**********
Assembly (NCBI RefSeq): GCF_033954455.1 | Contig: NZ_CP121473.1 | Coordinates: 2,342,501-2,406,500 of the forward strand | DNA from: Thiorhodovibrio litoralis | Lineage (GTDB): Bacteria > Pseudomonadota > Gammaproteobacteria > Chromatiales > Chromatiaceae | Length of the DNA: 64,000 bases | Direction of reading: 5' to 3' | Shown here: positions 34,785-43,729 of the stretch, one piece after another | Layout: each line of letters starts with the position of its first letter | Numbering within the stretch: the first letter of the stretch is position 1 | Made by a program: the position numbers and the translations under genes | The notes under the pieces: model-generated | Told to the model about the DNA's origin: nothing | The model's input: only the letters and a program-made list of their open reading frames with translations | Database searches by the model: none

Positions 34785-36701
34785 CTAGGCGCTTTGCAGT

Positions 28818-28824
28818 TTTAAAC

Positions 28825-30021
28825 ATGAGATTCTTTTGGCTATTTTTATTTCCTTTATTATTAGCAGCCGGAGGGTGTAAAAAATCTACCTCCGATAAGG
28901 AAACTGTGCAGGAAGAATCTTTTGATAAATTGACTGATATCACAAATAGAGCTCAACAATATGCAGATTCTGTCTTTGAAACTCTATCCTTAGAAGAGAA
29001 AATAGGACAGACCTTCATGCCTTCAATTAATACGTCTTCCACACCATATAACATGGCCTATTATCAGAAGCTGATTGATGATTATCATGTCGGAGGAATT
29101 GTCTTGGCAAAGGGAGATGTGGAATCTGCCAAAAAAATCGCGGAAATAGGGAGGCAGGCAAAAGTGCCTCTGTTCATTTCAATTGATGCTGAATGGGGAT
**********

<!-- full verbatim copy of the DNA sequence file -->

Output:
Assembly (NCBI RefSeq): GCF_033954455.1 | Contig: NZ_CP121473.1 | Coordinates: 2,342,501-2,406,500 of the forward strand | DNA from: Thiorhodovibrio litoralis | Lineage (GTDB): Bacteria > Pseudomonadota > Gammaproteobacteria > Chromatiales > Chromatiaceae | Length of the DNA: 64,000 bases | Direction of reading: 5' to 3' | Shown here: positions 34,785-43,729 of the stretch, one piece after another | Layout: each line of letters starts with the position of its first letter | Numbering within the stretch: the first letter of the stretch is position 1 | Made by a program: the position numbers and the translations under genes | The notes under the pieces: model-generated | Told to the model about the DNA's origin: nothing | The model's input: only the letters and a program-made list of their open reading frames with translations | Database searches by the model: none

Positions 34785-36701
34785 CTAGGCGCTTTGCAGT

Positions 28818-28824
28818 TTTAAAC

Positions 28825-30021
28825 ATGAGATTCTTTTGGCTATTTTTATTTCCTTTATTATTAGCAGCCGGAGGGTGTAAAAAATCTACCTCCGATAAGG
28901 AAACTGTGCAGGAAGAATCTTTTGATAAATTGACTGATATCACAAATAGAGCTCAACAATATGCAGATTCTGTCTTTGAAACTCTATCCTTAGAAGAGAA
29001 AATAGGACAGACCTTCATGCCTTCAATTAATACGTCTTCCACACCATATAACATGGCCTATTATCAGAAGCTGATTGATGATTATCATGTCGGAGGAATT
29101 GTCTTGGCAAAGGGAGATGTGGAATCTGCCAAAAAAATCGCGGAAATAGGGAGGCAGGCAAAAGTGCCTCTGTTCATTTCAATTGATGCTGAATGGGGAT